Ryan’s rays

Now that there is more sunshine streaming through our windows lasting into the late afternoon, Janneke is determined to take her walker wherever she can find the sunbeams and face the light. I am amazed at how she can find the smallest ray of sunshine and lean into it. I may never know what goes on in her mind and how she perceives her surroundings, but it is clear that she craves light.

One of the reasons I am motivated to write about my daughters and their disability is the desire to give colour and depth to what otherwise seems like a charcoal sketch of their reality. Words such as medically fragile, complex care, technologically dependent and vulnerable are accurate, but they limit the understanding of Rachel and Janneke. If I allowed only these words to sit as descriptors, I’d be denying the inexplicable and supernatural strength that seeps from their seemingly weak and fragile lives.

This month’s column is a story about another small but mighty one who craved the sunshine like our Janneke.

The power of the powerless
There’s a picture of a bright-eyed little boy that sits in my home office on the wall. Among the miscellaneous reminders and keepsakes, his face is one of the first things that catches my eye when I enter.

His name is Ryan Martz.


Above Ryan’s picture I have placed one of my favourite books, The Power of the Powerless. Author Christopher de Vinck writes of his experience with a severely disabled brother and how his brother Oliver’s story challenged the perspective of disability and the value of life for so many in 1988. “Oliver could not move his own hands, could not wink, whisper, stand. He did not have the power to hold a spoon, to write a letter, to embrace, yet he had the power to move the President of the United States, a former vice-presidential candidate, bishops, Jewish leaders, doctors, mechanics, lawyers, carpet salesmen, corporate secretaries.”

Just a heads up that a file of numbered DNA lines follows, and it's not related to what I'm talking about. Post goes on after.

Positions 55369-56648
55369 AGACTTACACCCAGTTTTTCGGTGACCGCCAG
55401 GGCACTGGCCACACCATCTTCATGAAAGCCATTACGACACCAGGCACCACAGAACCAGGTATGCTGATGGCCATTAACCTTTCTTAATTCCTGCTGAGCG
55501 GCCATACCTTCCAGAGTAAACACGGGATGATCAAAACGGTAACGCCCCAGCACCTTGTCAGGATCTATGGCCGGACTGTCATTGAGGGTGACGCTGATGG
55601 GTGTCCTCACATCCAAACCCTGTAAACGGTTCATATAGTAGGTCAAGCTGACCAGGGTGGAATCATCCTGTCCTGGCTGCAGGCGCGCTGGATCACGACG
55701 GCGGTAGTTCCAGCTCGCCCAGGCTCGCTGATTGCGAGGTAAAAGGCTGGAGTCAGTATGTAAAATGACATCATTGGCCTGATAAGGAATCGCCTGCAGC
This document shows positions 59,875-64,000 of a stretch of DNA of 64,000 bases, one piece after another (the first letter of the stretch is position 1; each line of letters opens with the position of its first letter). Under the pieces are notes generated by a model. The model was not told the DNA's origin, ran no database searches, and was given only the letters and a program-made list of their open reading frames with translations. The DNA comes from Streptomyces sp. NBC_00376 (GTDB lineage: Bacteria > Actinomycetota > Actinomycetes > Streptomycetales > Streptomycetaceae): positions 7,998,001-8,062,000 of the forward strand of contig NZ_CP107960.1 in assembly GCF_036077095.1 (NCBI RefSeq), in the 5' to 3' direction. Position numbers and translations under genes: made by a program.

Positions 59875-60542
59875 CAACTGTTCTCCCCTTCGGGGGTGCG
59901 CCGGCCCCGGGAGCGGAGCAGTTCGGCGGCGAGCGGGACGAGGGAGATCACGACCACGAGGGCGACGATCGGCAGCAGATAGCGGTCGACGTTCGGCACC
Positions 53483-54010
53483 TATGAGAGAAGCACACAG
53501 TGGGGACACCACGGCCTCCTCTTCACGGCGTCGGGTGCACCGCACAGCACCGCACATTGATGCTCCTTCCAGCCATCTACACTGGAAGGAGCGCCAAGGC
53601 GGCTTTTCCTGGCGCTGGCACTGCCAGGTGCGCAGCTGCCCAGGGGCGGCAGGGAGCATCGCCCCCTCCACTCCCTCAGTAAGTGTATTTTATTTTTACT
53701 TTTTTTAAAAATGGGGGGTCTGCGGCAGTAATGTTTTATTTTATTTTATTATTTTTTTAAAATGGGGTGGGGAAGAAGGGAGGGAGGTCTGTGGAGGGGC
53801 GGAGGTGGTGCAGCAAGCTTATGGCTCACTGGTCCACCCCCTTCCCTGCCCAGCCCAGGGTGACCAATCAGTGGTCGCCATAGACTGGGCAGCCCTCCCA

At a time when disability was still hidden from the mainstream and tucked into the shadows of our institutions, de Vinck’s simple and ordinary telling of Oliver pointed to the alchemy in sorrow and the potential for hope and compassion born out of grief and suffering.

Ryan’s story
Ryan was born with a rare congenital disorder known as Agenesis of the Corpus Callosum, a rare birth defect with brain development during pregnancy. I only met Ryan once, when he was an infant. I never had a conversation with him or listened to him laugh, but I have since learned his life has created hope for many children today.

In March 2016, after seven full years of life both at home and in hospital, he died suddenly and unexpectedly, leaving his dad Cliff, his mom Arlene, and big brother Devon to figure out life without Ryan’s infectious laughter and mischievous grin – or his insatiable desire for sunshine.

To move and to motivate
Prompted by the life and love of Ryan, and a desire for hope, Cliff, Arlene and Devon, alongside family and friends, have created an organization called Ryan’s Rays that partners with Christian Horizons Global in supporting inclusive education in Ethiopia. Ryan’s life prompted generous hearts to offer $50,000 last year for accessible classroom and school development, as well as equipment needs. In October 2017, the family traveled to Ethiopia to witness firsthand the power of Ryan’s story.

In a few weeks, on May 31, 2018, everyone is invited to gather again to celebrate Ryan’s life and legacy in Hamilton, Ontario. There will be tears acknowledging the absence of Ryan, but there will also be joy in hearing the stories from Ethiopia, where children can escape the cultural shame of disability and be given the chance to thrive.

“The people walking in darkness have seen a great light; on those living in the land of the shadow of death a light has dawned” (Is. 9:2). 

This month’s column is also an invitation. You are invited to participate in Ryan’s story. You can find more information at ryansrays.org


  • The Pot family story is about faith and disability as experienced through a life of caregiving for daughters Rachel and Janneke.

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